↑ comment by buybuydandavis ·
2015-04-20T20:45:23.685Z · LW(p) · GW(p)
Tiredness in office work is caused by boredom, worry, or resentment. Basically it is a huge "do not like" feeling. Source: Dale Carnegie
About right, though I don't think "boredom" is really it. I can and have done entirely mechanical work for something I wanted to accomplish for hours on end without boredom.
The tiredness, and the dissatisfaction, are almost entirely psychosocial, between lack of intrinsic investment in the work itself, and the various social indignities associated with modern corporations.
David Rock has a good book, Your Brain at Work, which details a number of specific psychosocial factors in play at work.
Doing something boring means you have more abilities than required, so pretty sure you will be never fired for underachievement.
I don't know about your work situation, but in my experience in the US, incompetence gets almost no one fired in the modern corporation. You get fired when there are reorgs, and the Top Men cut head count. Sometimes the Boss is given a say in who is dumped, and sometimes not. He'll dump the guys he doesn't like, who don't show loyalty, faster than the guys who don't produce. If you're bored and dissatisfied in your job, it's very likely the guy your boss doesn't like is you. Particularly if you're given to pointing out faults in plans, instead of spouting happy talk.
Job cuts from the Top Men have little to do with you at all, while when the Boss is given a say, it's more about social factors than productivity. Taking a job beneath your general capabilities is no protection against cuts from the Top Men, and may be a net negative protection if the job leaves you dissatisfied, and therefore less pleasant to the Boss.
I've seen a lot of your posts. You can string sentences and ideas together. Guys who can do that don't grow on trees. If you find a job challenging, while you have the basic background knowledge for it and find the diligence to apply yourself to it, the job is probably hard, and the Boss won't easily find someone who can do it much better. You have to judge your competence, but I recommend you judge it relative to the competition, not relative to your own standards.
The point of my Ranger story is that what was soul crushing for me, was a day at the amusement park for him, entirely on account of our different attitudes toward the work. Having spent some time unemployed, I catch myself whenever I start thinking I "have to go to work". No, I "get to go to work". Yay!
And there are even better and more satisfying jobs I could work at. Yay!
they would think you should have sticked to the boring, comfy, well paying one that you can do without many challenges and seek excitement elsewhere.
If it is indeed comfortable, secure, and well paying, that's not bad advice. If on honest evaluation, it really is a good situation, maybe what you need an attitude adjustment more than you need a new job.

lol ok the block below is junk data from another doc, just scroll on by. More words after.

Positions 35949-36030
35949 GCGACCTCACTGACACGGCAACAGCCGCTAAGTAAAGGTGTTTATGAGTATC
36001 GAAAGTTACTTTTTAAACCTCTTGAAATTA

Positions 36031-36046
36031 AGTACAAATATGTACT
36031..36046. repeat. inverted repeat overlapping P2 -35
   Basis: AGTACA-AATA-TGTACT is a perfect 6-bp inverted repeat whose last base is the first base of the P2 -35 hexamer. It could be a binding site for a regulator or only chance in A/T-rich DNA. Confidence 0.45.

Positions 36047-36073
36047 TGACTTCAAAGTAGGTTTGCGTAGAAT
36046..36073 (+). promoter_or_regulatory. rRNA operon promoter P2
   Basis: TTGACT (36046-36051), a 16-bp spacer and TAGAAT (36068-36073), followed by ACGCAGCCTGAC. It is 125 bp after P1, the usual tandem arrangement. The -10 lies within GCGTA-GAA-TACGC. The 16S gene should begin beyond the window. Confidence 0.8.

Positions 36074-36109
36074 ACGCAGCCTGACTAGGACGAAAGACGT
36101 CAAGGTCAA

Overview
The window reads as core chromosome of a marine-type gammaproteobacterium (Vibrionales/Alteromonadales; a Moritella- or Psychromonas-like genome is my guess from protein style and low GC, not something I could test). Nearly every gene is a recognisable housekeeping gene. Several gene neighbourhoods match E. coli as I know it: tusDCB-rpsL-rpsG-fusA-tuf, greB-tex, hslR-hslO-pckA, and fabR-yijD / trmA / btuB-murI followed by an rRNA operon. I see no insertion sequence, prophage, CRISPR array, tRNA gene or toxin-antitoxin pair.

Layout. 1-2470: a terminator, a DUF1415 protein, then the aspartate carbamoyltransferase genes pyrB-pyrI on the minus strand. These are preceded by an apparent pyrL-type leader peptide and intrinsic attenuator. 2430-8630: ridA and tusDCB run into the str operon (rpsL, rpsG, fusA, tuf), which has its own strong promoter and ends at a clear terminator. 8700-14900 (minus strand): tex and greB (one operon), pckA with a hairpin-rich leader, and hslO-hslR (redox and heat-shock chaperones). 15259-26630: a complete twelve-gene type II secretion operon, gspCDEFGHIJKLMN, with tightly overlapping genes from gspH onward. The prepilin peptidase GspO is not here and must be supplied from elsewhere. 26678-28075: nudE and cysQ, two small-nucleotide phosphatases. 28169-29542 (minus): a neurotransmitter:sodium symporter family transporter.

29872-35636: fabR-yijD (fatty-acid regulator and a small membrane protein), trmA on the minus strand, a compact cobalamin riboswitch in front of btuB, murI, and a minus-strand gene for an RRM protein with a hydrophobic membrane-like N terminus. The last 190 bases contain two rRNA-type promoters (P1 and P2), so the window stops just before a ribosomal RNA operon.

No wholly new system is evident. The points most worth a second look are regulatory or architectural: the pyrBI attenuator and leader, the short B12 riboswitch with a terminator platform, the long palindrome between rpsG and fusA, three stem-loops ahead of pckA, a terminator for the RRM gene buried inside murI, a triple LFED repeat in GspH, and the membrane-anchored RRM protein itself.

Dale Carnegie's "do not like" feeling is largely a "do not want" feeling. From this and other posts, I see a lot of "should" and "duty" in you. Embedded in every should, every duty, is an implicit, unexamined, "don't want to".
How about you lay aside that duty for a second, and honestly evaluate based on the available options, and what you want? Beyond duty, do you want to support your family? Of your available options, which ones are the best for all the things you want?
Often times, we're doing out of a leaden sense duty what we would want to do if we allowed ourselves to examine our options based on what we want.
Replies from: None
↑ comment by [deleted] ·
2015-04-21T04:16:53.223Z · LW(p) · GW(p)
My point is this. You leave the comfortable boring job and start looking for a new one (or start looking while working). Pretty sure it requires a knowledge you don't have, because jobs that require learning nothing new are probably precisely the boring ones. First issue is not being hired at all, because the HR idiots want 3 years o experience in a technology 5 years old and we want people who can hit he ground running yada yada. But let's say they are willing to invest. Still there is a probation period - usually 3 months here - where they can still easily think you are not up to it. Moreover, to be really considered part of the family - I am using this term on purpose, to demonstrate I have no idea about how big impersonal corporations are like, I am more used to the kind of small-business culture of Central/Eastern Europe and to a certain extent rural UK where the business owners office is three rooms away from yours - can take up to a year. After that, it is hard to get fired, indeed. But there is a temporary risk factor.